Further, barium fluorohalide phosphors added with a metal fluoride as disclosed in Japanese Unexamined Patent Publication Nos. 56(1981)-2385 and 56(1981)-2386, or barium fluorohalide phosphors added with at least one of a metal chloride, a metal bromide and a metal iodide as disclosed in Japanese Patent Application No. 54(1979)-150873 are also preferable because of their improved light emitting characteristics.

It is also desirable to color the phosphor layer of the stimulable phosphor sheet made of the above phosphor by use of pigments or dyes to improve the sharpness of the image obtained thereby as disclosed in U.S. patent application Ser. No. 156,520, U.S. Pat. No. 4,394,581.

BRIEF DESCRIPTION OF THE DRAWINGS

FIG. 1 is a graph showing the changes in the level of radiation energy remaining on stimulable phosphor sheets as the radiation energy is discharged therefrom upon exposure thereof to light,

FIGS. 2 to 7 are schematic views showing the first to six embodiments of the noise erasing apparatus in accordance with the present invention.

DESCRIPTION OF THE PREFERRED EMBODIMENTS

The present invention will hereinbelow be described in further detail with reference to the accompanying drawings.

In FIG. 2 showing the first embodiment of the apparatus in accordance with the present invention, a laser source 1 emits a laser beam 2 which is used as stimulating ray for the stimulable phosphor sheet 4. On the optical path of the laser beam 2 is positioned a light deflector 3, such as a galvanometer mirror, for one-dimensionally deflecting the laser beam 2 and causing it to impinge upon a stimulable phosphor sheet 4 carrying radiation energy stored thereon. The phosphor sheet 4 is moved at a predetermined speed by transfer rollers 5, so that the whole surface of the phosphor sheet 4 is exposed to the laser beam 2. The phosphor sheet 4 emits light upon exposure thereof to the laser beam 2, and the emitted light enters a light guiding sheet 6. The light guiding sheet 6 has a linear light input face positioned close to the scanning line on the phosphor sheet 4, and a ring-shaped light output face in close contact with the light receiving face of a photodetector 7, which may be a photomultiplier or the like. The light guiding sheet 6 is made of a transparent thermoplastic resin sheet such as an acrylic resin sheet so that the light entering from the light input face can be transmitted to the light output face by total reflection through the interior of the light guiding sheet 6. The light guiding sheet 6 may be of a shape and a material as disclosed in U.S. patent application Ser. No. 105,240, U.S. Pat. No. 4,346,295, and may be manufactured by the method disclosed in Japanese Unexamined Patent Publication No. 56(1981)-11396.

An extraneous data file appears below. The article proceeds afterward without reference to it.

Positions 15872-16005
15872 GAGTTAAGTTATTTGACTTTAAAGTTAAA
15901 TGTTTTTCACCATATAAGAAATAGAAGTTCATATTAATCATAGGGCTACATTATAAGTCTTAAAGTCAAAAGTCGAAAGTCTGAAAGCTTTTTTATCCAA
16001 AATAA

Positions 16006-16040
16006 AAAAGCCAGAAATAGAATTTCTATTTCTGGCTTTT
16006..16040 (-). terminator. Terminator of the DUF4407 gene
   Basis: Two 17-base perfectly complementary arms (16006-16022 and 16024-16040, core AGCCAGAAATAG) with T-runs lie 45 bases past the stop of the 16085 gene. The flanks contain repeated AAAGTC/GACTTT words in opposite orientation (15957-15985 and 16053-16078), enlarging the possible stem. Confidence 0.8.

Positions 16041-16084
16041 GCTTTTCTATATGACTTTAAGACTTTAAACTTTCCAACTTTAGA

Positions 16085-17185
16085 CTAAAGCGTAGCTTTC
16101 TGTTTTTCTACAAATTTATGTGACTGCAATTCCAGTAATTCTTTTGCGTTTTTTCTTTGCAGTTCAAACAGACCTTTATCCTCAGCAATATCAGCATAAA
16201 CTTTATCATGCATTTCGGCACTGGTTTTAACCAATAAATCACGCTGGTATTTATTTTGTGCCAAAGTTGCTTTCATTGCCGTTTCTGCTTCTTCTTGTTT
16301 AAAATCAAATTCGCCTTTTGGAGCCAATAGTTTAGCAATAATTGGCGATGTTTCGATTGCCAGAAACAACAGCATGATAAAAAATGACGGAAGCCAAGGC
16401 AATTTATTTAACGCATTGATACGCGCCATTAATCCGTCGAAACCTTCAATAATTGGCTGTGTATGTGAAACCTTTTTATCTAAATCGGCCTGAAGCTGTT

The photodetector 7 may, for example, be a photomultiplier having the S-11 type spectral sensitivity. The light receiving face of the photodetector 7 is provided with a filter for selectively transmitting the light having a wavelength within the range between 300 nm and 500 nm and cutting off the light having the wavelength distribution of the stimulating ray, so that the photodetector 7 can detect only the light emitted from the stimulable phosphor sheet 4 upon stimulation thereof with a high signal-to-noise ratio. The output of the photodetector 7 is amplified by an amplifier 8 and then sent to a peak detector 9 for detecting the maximum of the output sent from the photodetector 7, i.e. the maximum level of the residual radiation energy on the phosphor sheet 4. The value detected by the peak detector 9 is stored in a memory 10. When the detection of the residual radiation energy on the phosphor sheet 4 is finished, the phosphor sheet 4 is moved to the position below a noise erasing light source 11 and maintained there. At this stage, a timer 13 connected to a power source 12 is activated to turn on the noise erasing light source 11. The electric power applied to the noise erasing light source 11 is controlled by a power controller 14 according to the aforesaid value stored in the memory 10. When the predetermined period elapses, the timer 13 is turned off, and the noise erasing light source 11 is extinguished to finish the noise erasing operation.